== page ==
How to Find Out Top Directories and Files (Disk Space) in Linux

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Senthil Kumar

A Linux Consultant, living in India. He loves very much to write about Linux, Open Source, Computers and Internet. Apart from that, He'd like to review Internet tools and web services.

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10 Responses

  1. Staffing Services says:

    I tried this:

    # find . -type d -size +100M
    

    Which shows result like this:

    ./u01/app/june01.dbf
    ./u01/app/temp01.dbf
    ./u01/app/smprd501.dbf
    ./home/abhishek/centos.iso
    ./home/abhishek/filegroup128.jar
    

    Now this is my issue. I only want the name of those files located in folders that are consuming space at / and not at /u01 or /home. Since / is base of everything, it is showing me every file of my server.

    Is is possible to get big files that is contributing to 78% of / ?

  2. Cloud Consulting Services says:

    “find / -type f -size +20000k -exec ls -lh {} ; | awk ‘{ print $8 “: ” $5 }’”

    needs to have the exec altered

    find / -type f -size +20000k -exec ls -lh {} \; | awk ‘{ print $8 “: ” $5 }’

    Also, I find this output easier to read

    find . -type f -size +20000k -exec ls -lh {} \; | awk ‘{print $5″: “$8}’

  3. This lists files recursively if they’re normal files, sorts by the 7th field (which is size in my find output; check yours), and shows just the first file.

    # find . -type f -ls | sort +7 | head -1
    

    The first option to find is the start path for the recursive search. A -type of f searches for normal files. Note that if you try to parse this as a filename, you may fail if the filename contains spaces, newlines or other special characters. The options to sort also vary by operating system. I’m using FreeBSD.

    A “better” but more complex and heavier solution would be to have find traverse the directories, but perhaps use stat to get the details about the file, then perhaps use awk to find the largest size. Note that the output of stat also depends on your operating system.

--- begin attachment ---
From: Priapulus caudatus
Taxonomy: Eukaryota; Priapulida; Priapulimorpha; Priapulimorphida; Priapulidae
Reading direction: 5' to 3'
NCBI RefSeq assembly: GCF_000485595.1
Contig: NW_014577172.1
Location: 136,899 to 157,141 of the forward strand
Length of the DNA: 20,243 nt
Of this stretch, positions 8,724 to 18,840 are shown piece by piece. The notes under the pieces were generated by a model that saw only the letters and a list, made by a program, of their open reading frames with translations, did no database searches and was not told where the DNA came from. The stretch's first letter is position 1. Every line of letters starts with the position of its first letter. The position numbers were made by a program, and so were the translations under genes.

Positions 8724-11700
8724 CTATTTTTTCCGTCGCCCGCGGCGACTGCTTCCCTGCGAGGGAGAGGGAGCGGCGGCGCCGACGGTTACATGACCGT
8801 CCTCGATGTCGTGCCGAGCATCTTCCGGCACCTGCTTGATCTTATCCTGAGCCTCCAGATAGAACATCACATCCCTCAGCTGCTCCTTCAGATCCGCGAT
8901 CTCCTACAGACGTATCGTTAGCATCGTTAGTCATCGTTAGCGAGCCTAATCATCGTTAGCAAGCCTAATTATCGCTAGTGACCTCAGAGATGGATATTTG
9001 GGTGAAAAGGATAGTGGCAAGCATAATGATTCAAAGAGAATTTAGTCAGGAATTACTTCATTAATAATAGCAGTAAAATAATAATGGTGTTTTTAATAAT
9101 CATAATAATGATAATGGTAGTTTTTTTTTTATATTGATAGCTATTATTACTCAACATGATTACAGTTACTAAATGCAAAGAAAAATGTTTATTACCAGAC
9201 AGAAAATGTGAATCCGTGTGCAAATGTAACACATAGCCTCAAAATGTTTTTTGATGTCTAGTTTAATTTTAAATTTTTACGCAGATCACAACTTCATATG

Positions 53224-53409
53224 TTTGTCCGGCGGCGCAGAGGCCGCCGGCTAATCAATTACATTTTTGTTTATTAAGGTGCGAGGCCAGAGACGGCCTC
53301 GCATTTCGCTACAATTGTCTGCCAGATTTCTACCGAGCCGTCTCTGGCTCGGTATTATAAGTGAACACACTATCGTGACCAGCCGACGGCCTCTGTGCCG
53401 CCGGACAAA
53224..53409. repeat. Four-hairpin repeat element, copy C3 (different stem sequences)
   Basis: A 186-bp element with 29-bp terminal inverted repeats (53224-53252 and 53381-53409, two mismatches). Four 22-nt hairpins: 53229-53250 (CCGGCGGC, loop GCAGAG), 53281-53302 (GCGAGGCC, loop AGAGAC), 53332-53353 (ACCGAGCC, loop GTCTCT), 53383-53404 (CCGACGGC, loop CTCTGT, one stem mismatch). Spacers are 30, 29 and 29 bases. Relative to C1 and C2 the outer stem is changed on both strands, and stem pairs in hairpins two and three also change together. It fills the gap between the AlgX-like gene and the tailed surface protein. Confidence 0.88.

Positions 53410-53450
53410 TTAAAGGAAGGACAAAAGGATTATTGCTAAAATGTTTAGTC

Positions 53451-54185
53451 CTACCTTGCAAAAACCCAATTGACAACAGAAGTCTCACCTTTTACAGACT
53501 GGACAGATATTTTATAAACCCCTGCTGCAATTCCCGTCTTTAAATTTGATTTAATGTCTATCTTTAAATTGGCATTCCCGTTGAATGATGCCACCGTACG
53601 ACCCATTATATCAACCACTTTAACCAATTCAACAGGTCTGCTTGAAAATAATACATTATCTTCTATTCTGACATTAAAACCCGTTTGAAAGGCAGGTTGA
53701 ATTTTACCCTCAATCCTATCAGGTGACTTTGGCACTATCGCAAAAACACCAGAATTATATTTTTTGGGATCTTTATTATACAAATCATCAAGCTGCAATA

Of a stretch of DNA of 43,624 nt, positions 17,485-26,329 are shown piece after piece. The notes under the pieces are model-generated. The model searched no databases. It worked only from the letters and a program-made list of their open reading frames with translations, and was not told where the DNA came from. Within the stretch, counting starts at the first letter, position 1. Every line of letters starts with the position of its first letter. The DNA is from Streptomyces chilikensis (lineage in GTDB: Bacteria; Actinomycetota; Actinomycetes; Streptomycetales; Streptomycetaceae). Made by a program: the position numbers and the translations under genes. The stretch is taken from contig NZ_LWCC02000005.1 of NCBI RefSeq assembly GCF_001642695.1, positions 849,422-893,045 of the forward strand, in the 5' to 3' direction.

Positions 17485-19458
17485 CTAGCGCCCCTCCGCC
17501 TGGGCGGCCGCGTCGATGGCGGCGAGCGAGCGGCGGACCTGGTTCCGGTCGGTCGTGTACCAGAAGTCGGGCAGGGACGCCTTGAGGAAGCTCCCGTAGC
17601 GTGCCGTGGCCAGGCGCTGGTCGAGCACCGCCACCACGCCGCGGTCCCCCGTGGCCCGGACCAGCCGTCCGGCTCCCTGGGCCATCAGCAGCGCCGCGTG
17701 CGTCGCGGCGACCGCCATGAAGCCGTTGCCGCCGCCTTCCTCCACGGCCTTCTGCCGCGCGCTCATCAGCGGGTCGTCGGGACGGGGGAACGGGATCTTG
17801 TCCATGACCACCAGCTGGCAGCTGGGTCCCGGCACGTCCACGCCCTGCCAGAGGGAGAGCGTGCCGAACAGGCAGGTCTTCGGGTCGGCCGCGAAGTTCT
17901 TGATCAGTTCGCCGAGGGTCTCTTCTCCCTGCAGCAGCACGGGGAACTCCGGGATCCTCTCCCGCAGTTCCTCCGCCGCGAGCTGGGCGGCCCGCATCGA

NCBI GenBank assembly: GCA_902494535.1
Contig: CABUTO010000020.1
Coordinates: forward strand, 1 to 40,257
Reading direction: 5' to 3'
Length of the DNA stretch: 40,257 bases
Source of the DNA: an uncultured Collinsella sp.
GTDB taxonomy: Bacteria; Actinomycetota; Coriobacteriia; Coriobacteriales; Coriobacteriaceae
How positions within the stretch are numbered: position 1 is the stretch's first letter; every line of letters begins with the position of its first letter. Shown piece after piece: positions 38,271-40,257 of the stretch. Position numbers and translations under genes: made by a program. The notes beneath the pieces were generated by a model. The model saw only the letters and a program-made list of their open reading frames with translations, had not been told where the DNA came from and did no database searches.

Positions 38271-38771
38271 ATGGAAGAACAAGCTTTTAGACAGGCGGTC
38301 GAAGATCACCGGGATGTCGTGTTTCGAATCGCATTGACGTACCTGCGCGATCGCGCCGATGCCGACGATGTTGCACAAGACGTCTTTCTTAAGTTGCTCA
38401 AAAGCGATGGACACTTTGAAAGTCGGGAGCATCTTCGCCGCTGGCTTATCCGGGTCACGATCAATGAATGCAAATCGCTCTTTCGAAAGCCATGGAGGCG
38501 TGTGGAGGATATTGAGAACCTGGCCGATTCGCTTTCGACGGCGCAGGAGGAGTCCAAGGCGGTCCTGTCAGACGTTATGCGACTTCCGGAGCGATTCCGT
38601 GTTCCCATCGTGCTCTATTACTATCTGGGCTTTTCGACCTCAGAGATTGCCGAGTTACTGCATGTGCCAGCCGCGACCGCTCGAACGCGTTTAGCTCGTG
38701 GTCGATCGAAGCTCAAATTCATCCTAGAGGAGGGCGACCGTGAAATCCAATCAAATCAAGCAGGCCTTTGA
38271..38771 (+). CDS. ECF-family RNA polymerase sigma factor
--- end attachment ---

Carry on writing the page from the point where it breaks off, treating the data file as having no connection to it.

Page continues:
4. Gilles Pion says:

    Sorting using “sort -n” the output of “du -Sh” (“h” stands for “human-readable”) gives incorrect results: sizes are printed by “du” in float values with trailing unit indicator (none, “K”, “G”). For instance 1.2M is sorted as *lower* than 4.0K (since 1 < 4) which is false.

    So, instead of
    find /home/tecmint/Downloads/ -type f -exec du -Sh {} + | sort -rh | head -n 5
    You'd better use
    find /home/tecmint/Downloads/ -type f -printf "%s %p\n" | sort -rn | head -n 5
    which gives the 5 top size files.

    • Gilles Pion says:

      Oups! Didn’t noticed the “-h” option to “sort” too (which I didn’t knew BTW).
      So that’s OK.

    • Ravi Saive says:

      @Gilles,

      Thanks for the tip, will include your command as alternative way to achieve the same results with better format..

  5. Good advice. I’ve put together a tool that makes a lot of this even easier, in case anyone is interested.

    I expect that urls are not permitted in content, but are invited for one’s name, so I’ve placed the bitbucket link to my script, “duke” there.

    • Ravi Saive says:

      @Gregory,

      Thanks for sharing the duke tool, seems excellent with nice presentation of files sizes and their ages, will surely write about this duke tool on our next article. Could you please send more about the tool and features at admin@tecmint.com?

  6. mikeg9b says:

    You can also use ncdu.

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